Trials & Litigation

'Routine' wrongful-death lawsuit turns into 11-year 'unholy mess'

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In 2002, lawyers filed what should have been a routine wrongful death suit on behalf of a 7-year-old Romanian girl who had watched in horror as her mother was crushed under the wheels of a Greyhound bus.

But 11 years later, as the Chicago Tribune (sub. req.) reports, that suit has turned out to be anything but routine.

The case, which is still in limbo, has spawned 13 other lawsuits; more than two dozen appeals; allegations of unethical behavior and conflicts of interest on the part of some prominent Chicago lawyers; and some possibly dicey decisions by at least one of Cook County’s most powerful judges.

Along the way, it has a created a legal morass so extraordinary that one judge called it “one of the most unholy messes” he’d ever seen.

The case began with a bus accident in 2002 which killed Claudia Zvunca, a 31-year-old Romanian woman who had recently settled in Chicago with her new husband and her 7-year-old daughter, Cristina. It was settled for $2.1 million in 2010–about a quarter of the amount one of the many judges on the case had valued it at–but the settlement was thrown out last May by a state appellate court and is now being appealed to the Illinois Supreme Court.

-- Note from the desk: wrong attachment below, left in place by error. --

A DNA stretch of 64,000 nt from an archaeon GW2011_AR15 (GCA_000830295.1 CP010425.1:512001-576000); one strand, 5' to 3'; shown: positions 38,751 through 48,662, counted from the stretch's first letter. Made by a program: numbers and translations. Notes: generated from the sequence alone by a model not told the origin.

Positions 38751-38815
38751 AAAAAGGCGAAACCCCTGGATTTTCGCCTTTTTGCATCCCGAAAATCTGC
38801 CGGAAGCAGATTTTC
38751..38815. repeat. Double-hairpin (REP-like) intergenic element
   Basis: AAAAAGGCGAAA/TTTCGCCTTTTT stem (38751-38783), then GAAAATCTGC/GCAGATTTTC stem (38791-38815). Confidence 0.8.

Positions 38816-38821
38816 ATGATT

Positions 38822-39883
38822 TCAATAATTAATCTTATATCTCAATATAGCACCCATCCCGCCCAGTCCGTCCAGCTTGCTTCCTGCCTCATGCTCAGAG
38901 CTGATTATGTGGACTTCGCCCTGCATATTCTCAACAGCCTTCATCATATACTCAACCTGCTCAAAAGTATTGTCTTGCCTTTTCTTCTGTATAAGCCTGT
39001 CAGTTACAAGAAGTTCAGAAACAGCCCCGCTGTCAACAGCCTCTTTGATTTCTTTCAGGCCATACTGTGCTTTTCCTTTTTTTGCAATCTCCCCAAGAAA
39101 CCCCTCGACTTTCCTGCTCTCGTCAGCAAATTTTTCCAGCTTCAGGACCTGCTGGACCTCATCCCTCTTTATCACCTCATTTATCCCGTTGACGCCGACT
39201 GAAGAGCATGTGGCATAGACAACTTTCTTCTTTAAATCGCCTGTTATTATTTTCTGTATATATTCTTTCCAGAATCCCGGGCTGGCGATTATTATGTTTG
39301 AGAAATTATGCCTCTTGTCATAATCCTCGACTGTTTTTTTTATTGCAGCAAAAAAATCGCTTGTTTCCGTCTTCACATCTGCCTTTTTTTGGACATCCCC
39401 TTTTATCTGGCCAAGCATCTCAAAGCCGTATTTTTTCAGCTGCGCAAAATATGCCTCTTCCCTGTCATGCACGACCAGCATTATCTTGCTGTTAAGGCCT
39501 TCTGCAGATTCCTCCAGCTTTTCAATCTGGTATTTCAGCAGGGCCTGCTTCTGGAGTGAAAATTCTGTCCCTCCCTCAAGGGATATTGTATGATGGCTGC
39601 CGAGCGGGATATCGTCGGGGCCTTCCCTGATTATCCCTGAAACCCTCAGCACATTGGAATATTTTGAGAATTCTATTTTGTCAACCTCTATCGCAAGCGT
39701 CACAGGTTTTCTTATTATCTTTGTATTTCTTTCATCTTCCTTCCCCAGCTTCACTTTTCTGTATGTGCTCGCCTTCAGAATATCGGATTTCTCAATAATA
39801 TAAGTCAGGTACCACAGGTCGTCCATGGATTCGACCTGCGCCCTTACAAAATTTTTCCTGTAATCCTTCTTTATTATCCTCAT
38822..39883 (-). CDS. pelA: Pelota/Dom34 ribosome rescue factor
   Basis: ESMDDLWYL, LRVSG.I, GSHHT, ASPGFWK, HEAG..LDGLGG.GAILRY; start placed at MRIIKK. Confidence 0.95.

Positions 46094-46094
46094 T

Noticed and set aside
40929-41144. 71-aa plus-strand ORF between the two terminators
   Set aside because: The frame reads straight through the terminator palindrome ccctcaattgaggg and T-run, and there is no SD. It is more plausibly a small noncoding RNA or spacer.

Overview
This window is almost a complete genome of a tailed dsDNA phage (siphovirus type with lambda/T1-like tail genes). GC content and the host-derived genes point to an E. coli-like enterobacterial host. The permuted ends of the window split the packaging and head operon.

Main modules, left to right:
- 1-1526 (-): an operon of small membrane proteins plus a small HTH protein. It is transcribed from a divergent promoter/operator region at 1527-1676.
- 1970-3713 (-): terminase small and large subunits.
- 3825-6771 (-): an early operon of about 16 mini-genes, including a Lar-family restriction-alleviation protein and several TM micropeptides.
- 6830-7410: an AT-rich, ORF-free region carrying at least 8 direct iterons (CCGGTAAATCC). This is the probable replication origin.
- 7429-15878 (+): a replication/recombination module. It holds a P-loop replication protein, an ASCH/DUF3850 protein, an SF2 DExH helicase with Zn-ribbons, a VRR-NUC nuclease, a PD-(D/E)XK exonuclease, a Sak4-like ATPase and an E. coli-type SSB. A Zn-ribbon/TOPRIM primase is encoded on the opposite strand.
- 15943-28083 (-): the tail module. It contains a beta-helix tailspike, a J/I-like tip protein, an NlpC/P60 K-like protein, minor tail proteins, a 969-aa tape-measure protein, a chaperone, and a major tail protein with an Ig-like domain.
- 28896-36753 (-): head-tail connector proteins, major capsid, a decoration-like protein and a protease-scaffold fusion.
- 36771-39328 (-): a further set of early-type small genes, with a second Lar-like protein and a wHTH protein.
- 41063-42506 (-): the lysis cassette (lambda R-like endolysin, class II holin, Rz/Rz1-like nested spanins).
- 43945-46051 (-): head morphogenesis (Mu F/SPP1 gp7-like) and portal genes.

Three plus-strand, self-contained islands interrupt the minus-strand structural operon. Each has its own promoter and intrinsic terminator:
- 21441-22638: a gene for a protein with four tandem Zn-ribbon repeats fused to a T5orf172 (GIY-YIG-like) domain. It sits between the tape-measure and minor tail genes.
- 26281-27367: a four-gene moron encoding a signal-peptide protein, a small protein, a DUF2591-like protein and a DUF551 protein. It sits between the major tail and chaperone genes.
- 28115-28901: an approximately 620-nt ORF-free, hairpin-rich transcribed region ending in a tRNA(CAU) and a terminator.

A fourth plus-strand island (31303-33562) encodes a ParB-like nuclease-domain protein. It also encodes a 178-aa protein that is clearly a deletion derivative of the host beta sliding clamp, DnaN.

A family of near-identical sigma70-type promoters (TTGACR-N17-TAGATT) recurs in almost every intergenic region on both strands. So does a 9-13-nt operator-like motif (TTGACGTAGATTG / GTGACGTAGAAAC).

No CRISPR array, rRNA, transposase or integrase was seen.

The appeals court has also referred the matter to the state Attorney Registration and Disciplinary Commission, saying it should investigate the actions of some of the lawyers in the case, including accusations that Zvunca’s widower’s lawyer, David Novoselsky, may have fabricated the claims in a federal lawsuit against Jeanine Stevens, the lead lawyer in the case.

Novoselsky had filed the suit against Stevens, who had Cristina living with her at one point, alleging fraud and child abuse. Although he claimed to have filed the suit on behalf of the Zvunca family, family members later said they had no knowledge of the filing. Novoselsky denies any wrongdoing. He is facing eight counts of unethical conduct in a case pending before the disciplinary commission.

Cristina, now 19 and living in Romania, told the Tribune the court system has failed her.

“This case destroyed my life,” she said. “In 12 years, we did not receive justice.”

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